The study protocol was approved by local ethics committee affiliated to Jahrom University of Medical Sciences (JUMS) (ID: IR.JUMS.REC.1397.111). After signing an informed written consent, forty-three participants were included in this prospective study during November and December 2018. Twenty-three healthy consecutive blood donors were enrolled in the case group. Blood donation was done in the blood bank unit affiliated to JUMS. Besides, twenty healthy volunteers who attended to Honari Medical Clinic, a referral center affiliated to JUMS, were added in the control group with the same inclusion and exclusion criteria. The volunteers younger than 18 and older than 50 in addition to those suffered from a known medical illness and the donors with abnormal physical exam were excluded.


Study protocol

Every blood donor in the case group donated 450 cc blood. The donors were instructed to avoid oral fluid uptake in the resting period. Ten minutes after blood donation, SBP and PR were obtained from the volunteers. Shock index was also calculated (PR/SBP) for each donor. Afterward, the sonographic examinations were performed for all volunteers in supine position and were recorded by an experienced radiologist. The measurements were done using a linear high frequency probe (14 MHZ) and a Toshiba Aplio 300 sonography device (Toshiba Medical Systems, Tokyo, Japan). At last, about 5 cc blood was obtained from the opposite ante-cubital fosaa and laboratory tests including base deficit (BD), pH and bicarbonate level were assessed. The same sonographic and clinical investigations were also done for volunteers in the control group with the same sequential pattern. After a resting period of ten minutes in a room with similar temperature, vital signs were obtained, the sonographic examination of IJV was performed by the same radiologist and about 5 cc blood was drawn from their left ante-cubital fossa.


Sonographic evaluation

The sonographic examinations were done in a calm and warm room, in supine position with relatively extended neck and slight rotation of head to the left side. The Right IJV was found in the axial plan at the level of carotid bulb and the pulse wave was evaluated in the longitudinal scan plane. The sample volume was kept about 1/3 of IJV diameter and centered in longitudinal axis. The angle of insonation was 60 degree or less, parallel to the long axis of IJV. All participants were instructed to breathe in a steady and calm manner and to avoid deep inspiration or expiration. After five consecutive similar cycles, the maximum (Vmax) and minimum (Vmin) velocities were defined. The Vmax-Vmin difference and the Vmax/Vmin ratio were calculated. The Jugular pulsatility index (JPI) was assumed as (Vmax-Vmin)/Vmax. Two other indices were also represented as below: 1. Jugular Pulsatility-Shock Index (JPSI: JPI/Shock Index) 2. Jugular Pulsatility-Shock -Base Deficit index (JPSBDI: JPSI/BE)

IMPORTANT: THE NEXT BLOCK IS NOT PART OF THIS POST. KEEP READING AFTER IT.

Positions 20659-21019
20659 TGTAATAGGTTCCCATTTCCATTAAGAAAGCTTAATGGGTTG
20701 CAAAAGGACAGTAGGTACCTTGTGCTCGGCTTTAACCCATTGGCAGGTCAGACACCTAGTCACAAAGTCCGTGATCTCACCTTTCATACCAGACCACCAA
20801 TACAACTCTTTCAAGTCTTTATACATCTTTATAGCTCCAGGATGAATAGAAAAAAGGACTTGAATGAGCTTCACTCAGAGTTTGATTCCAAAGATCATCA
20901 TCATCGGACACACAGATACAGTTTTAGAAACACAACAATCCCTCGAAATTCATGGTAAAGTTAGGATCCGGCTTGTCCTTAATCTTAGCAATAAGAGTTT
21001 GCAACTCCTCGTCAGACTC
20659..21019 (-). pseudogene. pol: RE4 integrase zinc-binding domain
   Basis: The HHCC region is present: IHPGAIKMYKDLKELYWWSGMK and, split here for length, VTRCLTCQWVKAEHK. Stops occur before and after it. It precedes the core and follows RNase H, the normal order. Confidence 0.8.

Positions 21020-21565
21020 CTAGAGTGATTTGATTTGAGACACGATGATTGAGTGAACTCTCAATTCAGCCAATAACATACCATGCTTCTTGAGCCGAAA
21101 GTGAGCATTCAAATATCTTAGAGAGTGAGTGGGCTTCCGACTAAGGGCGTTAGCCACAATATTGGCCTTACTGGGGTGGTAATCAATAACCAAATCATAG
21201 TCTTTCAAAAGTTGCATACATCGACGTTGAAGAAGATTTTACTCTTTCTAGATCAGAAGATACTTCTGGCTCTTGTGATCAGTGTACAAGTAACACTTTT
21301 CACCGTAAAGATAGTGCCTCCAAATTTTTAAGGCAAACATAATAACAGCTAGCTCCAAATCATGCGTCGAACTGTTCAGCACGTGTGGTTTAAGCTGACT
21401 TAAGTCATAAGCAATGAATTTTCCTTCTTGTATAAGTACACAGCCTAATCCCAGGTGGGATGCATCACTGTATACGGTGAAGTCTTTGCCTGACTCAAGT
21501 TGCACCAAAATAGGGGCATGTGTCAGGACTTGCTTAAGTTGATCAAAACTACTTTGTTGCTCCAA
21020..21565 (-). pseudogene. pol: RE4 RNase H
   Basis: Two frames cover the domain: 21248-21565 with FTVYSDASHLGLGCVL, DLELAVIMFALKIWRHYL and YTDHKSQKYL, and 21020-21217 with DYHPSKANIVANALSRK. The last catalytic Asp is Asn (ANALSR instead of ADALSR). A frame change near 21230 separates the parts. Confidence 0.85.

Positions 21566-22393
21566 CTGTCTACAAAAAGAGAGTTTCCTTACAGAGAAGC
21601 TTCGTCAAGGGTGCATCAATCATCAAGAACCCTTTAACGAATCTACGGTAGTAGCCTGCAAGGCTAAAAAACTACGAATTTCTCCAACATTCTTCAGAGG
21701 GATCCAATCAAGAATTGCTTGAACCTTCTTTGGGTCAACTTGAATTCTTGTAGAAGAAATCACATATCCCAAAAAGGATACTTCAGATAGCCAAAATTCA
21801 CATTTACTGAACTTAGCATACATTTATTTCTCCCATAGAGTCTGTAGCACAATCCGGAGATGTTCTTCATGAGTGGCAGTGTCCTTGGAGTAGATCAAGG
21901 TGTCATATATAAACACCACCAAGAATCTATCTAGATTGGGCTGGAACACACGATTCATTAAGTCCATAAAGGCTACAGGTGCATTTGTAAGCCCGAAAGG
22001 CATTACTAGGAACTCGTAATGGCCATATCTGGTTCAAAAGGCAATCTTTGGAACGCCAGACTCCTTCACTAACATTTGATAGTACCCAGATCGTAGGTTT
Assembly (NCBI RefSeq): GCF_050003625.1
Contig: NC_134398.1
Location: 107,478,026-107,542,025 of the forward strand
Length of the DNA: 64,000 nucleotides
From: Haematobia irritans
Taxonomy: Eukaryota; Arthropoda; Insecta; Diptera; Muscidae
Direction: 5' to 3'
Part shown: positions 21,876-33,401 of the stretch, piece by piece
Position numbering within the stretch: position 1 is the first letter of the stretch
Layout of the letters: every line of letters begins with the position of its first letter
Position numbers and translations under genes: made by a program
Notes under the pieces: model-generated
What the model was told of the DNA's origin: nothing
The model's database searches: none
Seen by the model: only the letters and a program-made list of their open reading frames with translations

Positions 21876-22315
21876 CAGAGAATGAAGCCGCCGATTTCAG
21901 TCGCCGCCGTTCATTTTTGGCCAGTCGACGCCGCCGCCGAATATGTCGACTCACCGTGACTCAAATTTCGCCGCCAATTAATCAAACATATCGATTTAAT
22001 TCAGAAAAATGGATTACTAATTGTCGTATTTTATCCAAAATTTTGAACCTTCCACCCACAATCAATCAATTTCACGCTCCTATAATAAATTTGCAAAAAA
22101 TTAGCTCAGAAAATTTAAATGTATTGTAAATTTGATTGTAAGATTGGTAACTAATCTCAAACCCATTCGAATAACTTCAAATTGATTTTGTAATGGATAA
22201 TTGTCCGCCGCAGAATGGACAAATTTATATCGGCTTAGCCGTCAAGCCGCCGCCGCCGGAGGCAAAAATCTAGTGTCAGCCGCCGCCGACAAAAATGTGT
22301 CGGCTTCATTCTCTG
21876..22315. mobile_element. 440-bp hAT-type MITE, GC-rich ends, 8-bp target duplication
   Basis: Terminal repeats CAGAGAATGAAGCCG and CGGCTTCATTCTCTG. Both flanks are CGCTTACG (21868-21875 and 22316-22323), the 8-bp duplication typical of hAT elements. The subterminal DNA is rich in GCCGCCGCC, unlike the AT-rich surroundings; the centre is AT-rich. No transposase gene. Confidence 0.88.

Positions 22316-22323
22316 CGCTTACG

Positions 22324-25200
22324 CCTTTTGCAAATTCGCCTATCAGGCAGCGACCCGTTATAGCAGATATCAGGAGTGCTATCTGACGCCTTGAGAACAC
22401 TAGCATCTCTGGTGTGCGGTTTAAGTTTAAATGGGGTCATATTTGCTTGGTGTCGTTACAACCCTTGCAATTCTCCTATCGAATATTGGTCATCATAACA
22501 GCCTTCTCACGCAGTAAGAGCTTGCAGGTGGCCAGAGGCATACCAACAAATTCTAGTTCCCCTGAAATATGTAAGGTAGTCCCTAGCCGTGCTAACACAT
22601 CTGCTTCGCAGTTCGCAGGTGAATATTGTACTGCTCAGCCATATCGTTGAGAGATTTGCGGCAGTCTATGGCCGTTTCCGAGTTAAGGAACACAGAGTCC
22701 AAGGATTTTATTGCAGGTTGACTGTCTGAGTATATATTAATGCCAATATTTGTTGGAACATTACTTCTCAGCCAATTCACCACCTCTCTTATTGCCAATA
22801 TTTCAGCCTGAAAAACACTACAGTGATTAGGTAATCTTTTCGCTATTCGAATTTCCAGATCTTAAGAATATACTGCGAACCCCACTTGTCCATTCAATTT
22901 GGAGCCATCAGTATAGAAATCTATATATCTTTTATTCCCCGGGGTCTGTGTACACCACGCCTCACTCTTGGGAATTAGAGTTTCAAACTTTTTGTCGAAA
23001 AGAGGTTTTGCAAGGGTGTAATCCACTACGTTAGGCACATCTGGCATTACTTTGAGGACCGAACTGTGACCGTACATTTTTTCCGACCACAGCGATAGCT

Statistical analysis

The data were analyzed using MedCal 13 ( MedCal software bvba) and Statistical Package for the Social Sciences program version 23.0 (SPSS Inc., Chicago, IL, U.S.A.). Chi-square test was applied to compare categorical variables while Student t-test was used to compare the means of parameters with normal distribution. The data were reported as mean± standard deviation and p-value less than 0.05 was considered meaningful. Receiver operator characteristic (ROC) curves were plotted and areas under the curve (AUC) were compared. Finally, several cut of points were chosen and sensitivity, specificity, positive likelihood ratio (+RL) and negative likelihood ratio (-RL) were reported.




Forty male and three female volunteers were included in our study. Four donors (three male and one female) were excluded from the case group because of hypertension, hyperthyroidism and vasovagal shock during blood donation. Another one also refused being sampled and sonographic examination after blood donation.